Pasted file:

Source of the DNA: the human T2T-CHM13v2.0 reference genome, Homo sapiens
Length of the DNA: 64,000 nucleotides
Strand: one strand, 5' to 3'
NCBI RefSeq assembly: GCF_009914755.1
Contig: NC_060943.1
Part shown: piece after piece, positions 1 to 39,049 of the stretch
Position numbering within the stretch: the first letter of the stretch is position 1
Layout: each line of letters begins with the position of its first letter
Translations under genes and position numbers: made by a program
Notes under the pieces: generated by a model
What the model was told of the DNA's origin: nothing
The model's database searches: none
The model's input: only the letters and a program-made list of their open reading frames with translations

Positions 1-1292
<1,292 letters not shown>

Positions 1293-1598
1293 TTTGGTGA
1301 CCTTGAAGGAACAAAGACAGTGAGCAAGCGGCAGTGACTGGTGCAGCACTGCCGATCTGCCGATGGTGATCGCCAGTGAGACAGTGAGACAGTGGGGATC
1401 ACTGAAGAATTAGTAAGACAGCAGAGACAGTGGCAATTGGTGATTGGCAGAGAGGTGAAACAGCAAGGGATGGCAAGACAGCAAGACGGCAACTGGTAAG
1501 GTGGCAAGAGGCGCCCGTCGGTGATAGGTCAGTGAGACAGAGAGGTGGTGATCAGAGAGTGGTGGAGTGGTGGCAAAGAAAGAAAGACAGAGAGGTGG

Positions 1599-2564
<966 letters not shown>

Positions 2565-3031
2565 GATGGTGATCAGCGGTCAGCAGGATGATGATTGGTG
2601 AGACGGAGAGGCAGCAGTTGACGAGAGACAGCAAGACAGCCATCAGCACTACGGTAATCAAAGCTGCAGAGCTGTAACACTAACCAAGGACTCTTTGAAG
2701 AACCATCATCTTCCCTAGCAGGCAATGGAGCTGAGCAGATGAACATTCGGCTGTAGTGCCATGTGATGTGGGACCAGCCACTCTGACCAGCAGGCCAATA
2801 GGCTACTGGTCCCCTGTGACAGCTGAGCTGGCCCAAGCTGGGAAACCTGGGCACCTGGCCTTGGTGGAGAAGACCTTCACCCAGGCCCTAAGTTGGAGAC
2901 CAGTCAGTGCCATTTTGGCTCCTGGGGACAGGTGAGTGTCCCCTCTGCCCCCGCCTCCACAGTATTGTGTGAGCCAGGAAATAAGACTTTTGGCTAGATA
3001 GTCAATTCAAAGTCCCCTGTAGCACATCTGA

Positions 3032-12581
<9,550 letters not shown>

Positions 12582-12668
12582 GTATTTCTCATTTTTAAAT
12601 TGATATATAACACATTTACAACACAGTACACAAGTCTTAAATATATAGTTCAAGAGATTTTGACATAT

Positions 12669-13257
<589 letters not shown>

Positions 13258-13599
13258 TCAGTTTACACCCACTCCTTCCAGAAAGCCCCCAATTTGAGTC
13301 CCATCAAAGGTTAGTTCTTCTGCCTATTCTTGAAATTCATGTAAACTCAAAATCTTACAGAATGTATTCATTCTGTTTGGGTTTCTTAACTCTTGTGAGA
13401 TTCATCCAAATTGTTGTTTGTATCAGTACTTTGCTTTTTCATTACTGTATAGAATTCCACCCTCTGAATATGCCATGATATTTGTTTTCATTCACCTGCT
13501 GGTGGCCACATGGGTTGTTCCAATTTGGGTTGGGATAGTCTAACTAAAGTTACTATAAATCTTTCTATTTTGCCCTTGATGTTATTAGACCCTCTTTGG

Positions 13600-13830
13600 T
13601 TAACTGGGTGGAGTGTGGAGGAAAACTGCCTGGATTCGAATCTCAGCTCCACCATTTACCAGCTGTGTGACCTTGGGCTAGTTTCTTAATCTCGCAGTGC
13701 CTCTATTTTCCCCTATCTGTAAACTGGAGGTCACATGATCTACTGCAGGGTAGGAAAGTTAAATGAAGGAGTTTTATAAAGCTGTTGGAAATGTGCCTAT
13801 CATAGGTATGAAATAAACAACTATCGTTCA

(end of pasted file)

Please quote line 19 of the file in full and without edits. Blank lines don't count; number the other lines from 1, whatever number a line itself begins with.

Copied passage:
1401 ACTGAAGAATTAGTAAGACAGCAGAGACAGTGGCAATTGGTGATTGGCAGAGAGGTGAAACAGCAAGGGATGGCAAGACAGCAAGACGGCAACTGGTAAG